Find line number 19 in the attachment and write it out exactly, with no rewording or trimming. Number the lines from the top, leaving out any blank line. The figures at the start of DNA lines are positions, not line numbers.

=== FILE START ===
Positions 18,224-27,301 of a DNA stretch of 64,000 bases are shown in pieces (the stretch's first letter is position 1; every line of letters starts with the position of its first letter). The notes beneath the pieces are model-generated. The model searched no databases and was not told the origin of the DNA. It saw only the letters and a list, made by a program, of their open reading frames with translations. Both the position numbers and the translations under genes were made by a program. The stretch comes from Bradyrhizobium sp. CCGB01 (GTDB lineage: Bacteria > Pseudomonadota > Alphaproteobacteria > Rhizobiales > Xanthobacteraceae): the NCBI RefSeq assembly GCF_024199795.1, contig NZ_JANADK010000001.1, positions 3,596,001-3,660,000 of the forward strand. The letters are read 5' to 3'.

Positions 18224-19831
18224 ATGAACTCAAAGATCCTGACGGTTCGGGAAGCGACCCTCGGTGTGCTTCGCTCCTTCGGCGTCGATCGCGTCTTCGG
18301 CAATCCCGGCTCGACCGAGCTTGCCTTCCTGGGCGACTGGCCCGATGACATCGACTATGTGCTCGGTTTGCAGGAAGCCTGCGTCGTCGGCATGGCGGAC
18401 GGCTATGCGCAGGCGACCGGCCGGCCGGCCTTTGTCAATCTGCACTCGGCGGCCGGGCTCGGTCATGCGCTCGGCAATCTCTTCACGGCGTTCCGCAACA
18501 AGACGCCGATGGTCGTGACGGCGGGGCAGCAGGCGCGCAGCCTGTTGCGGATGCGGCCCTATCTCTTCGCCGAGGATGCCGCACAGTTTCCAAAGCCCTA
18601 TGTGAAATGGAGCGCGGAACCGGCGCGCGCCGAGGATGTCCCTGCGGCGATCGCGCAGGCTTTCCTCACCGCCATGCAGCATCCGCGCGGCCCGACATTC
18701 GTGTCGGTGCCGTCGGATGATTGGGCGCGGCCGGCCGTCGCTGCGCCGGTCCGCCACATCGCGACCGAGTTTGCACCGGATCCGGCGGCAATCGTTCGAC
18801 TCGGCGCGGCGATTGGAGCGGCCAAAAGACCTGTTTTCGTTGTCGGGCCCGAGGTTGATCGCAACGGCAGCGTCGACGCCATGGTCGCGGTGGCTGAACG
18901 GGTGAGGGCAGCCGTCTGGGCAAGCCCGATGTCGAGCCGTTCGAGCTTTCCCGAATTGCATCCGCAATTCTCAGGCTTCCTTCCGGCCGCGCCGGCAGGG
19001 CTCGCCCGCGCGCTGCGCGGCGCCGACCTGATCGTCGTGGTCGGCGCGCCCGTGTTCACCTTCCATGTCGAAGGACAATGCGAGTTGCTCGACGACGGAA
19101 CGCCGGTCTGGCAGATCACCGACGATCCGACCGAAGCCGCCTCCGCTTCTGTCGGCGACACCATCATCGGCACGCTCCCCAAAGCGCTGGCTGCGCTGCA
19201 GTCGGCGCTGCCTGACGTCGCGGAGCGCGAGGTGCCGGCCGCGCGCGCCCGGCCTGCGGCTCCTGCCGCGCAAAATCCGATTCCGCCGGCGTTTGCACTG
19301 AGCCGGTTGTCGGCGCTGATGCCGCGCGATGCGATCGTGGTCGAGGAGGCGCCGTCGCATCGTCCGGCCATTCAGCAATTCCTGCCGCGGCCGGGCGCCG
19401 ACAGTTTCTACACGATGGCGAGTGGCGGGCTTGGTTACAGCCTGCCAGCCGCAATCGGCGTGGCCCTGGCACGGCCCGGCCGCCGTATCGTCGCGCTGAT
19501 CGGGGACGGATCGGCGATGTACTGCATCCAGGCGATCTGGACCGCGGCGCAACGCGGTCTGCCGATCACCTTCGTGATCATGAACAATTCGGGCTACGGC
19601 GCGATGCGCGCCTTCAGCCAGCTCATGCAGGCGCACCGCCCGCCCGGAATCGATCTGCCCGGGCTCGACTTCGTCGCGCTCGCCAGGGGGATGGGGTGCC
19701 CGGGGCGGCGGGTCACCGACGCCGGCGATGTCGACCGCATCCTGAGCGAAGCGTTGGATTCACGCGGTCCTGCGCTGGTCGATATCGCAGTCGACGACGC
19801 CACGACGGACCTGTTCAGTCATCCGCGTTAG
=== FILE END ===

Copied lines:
19801 CACGACGGACCTGTTCAGTCATCCGCGTTAG